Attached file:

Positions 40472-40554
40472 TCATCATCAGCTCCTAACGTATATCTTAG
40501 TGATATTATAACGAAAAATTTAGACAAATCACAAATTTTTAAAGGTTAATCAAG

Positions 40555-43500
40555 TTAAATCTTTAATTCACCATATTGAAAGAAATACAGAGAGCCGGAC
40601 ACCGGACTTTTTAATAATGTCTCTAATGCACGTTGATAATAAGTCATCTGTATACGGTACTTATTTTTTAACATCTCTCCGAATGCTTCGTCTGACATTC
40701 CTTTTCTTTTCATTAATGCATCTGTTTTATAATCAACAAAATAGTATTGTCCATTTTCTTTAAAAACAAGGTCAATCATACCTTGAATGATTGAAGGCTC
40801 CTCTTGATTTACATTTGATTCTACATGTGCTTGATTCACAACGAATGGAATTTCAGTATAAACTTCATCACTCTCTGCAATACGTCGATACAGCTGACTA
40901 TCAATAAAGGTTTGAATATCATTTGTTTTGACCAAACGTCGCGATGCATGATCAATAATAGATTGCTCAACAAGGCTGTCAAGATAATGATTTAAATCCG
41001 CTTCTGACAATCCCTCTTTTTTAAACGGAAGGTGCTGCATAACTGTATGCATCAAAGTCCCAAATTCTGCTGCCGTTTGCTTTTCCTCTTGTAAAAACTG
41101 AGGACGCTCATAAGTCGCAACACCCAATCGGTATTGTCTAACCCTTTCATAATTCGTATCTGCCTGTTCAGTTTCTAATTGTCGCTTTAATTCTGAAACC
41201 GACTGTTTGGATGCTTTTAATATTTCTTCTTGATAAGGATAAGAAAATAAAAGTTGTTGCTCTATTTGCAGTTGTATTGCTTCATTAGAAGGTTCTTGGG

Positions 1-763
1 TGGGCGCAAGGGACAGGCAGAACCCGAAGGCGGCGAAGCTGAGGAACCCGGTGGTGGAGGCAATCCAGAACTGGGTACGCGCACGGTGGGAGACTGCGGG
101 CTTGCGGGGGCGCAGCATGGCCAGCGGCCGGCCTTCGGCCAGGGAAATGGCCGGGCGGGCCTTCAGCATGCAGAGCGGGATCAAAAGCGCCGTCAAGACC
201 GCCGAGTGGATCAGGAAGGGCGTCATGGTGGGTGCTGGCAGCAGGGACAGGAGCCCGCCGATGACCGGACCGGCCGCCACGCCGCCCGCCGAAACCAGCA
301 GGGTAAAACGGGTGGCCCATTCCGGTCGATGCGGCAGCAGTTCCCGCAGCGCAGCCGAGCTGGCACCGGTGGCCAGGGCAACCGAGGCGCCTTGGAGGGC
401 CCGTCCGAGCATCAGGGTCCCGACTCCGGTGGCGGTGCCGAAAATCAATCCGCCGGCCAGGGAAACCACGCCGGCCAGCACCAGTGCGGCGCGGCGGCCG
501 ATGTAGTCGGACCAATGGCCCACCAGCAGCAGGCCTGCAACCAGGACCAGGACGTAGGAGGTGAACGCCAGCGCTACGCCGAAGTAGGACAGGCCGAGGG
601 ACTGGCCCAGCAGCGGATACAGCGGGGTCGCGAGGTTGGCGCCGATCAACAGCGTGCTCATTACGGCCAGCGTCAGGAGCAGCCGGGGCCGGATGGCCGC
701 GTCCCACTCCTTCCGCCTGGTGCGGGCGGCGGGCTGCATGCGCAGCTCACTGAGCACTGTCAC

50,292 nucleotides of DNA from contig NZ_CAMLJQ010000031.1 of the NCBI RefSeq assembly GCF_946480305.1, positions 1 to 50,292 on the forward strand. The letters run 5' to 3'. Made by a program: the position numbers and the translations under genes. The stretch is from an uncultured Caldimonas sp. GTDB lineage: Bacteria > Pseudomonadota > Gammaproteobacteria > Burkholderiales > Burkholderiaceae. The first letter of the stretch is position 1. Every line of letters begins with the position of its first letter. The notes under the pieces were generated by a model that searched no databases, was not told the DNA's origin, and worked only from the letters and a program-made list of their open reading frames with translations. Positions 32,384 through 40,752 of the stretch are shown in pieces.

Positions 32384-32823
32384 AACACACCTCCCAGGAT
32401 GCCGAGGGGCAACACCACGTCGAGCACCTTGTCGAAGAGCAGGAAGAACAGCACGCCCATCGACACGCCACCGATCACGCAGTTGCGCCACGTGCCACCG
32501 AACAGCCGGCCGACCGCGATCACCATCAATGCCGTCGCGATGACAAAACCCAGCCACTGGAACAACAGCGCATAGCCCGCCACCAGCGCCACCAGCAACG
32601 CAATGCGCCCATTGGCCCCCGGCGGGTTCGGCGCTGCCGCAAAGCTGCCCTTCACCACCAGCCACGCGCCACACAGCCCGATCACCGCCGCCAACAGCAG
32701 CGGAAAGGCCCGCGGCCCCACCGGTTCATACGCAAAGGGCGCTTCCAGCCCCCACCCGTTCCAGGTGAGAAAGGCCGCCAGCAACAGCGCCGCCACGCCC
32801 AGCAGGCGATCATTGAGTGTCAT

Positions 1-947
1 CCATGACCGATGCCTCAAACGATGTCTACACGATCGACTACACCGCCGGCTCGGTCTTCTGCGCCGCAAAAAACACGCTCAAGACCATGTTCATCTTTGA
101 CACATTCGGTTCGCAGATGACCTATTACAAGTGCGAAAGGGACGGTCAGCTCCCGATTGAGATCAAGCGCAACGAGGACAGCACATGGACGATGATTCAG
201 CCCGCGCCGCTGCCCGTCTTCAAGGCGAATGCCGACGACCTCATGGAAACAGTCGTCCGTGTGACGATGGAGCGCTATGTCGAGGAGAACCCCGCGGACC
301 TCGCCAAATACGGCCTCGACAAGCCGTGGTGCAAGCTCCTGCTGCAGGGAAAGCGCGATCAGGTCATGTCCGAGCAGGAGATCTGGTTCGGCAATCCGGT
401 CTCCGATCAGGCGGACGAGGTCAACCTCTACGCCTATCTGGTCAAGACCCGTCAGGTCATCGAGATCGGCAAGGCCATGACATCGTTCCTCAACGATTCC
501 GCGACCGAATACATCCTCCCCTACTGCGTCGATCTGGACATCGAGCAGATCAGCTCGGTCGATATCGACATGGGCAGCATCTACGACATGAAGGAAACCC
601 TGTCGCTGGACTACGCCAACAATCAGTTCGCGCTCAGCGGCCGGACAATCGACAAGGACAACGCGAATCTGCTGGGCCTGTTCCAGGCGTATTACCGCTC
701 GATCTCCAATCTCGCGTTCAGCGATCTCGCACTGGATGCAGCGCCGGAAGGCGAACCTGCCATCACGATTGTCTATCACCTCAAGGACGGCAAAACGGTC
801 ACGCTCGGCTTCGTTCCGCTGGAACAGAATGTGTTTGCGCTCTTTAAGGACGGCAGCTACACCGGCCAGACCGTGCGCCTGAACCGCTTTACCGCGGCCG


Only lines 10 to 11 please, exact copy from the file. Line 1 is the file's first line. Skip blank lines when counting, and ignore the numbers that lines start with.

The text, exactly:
41001 CTTCTGACAATCCCTCTTTTTTAAACGGAAGGTGCTGCATAACTGTATGCATCAAAGTCCCAAATTCTGCTGCCGTTTGCTTTTCCTCTTGTAAAAACTG
41101 AGGACGCTCATAAGTCGCAACACCCAATCGGTATTGTCTAACCCTTTCATAATTCGTATCTGCCTGTTCAGTTTCTAATTGTCGCTTTAATTCTGAAACC